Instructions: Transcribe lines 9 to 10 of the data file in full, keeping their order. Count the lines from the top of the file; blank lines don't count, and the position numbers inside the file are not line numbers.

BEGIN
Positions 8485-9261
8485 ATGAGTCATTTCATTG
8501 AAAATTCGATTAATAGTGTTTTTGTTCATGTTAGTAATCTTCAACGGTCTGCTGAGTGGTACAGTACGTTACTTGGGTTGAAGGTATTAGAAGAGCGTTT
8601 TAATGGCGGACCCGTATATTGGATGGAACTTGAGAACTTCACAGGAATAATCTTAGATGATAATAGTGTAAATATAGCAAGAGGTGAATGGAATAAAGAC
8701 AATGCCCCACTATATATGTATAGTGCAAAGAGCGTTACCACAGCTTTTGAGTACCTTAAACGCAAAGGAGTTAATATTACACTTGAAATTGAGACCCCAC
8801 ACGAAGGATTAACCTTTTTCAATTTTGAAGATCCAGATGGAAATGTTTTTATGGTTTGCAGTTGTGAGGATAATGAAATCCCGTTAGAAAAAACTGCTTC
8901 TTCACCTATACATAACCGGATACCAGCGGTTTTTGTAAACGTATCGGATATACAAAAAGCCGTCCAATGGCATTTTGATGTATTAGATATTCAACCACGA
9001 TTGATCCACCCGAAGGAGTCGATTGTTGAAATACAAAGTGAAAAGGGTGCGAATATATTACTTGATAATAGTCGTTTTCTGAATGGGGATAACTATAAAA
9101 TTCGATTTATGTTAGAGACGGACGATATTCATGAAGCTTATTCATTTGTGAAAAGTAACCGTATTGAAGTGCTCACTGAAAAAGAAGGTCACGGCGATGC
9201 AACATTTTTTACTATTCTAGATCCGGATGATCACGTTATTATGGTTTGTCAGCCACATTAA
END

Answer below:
9101 TTCGATTTATGTTAGAGACGGACGATATTCATGAAGCTTATTCATTTGTGAAAAGTAACCGTATTGAAGTGCTCACTGAAAAAGAAGGTCACGGCGATGC
9201 AACATTTTTTACTATTCTAGATCCGGATGATCACGTTATTATGGTTTGTCAGCCACATTAA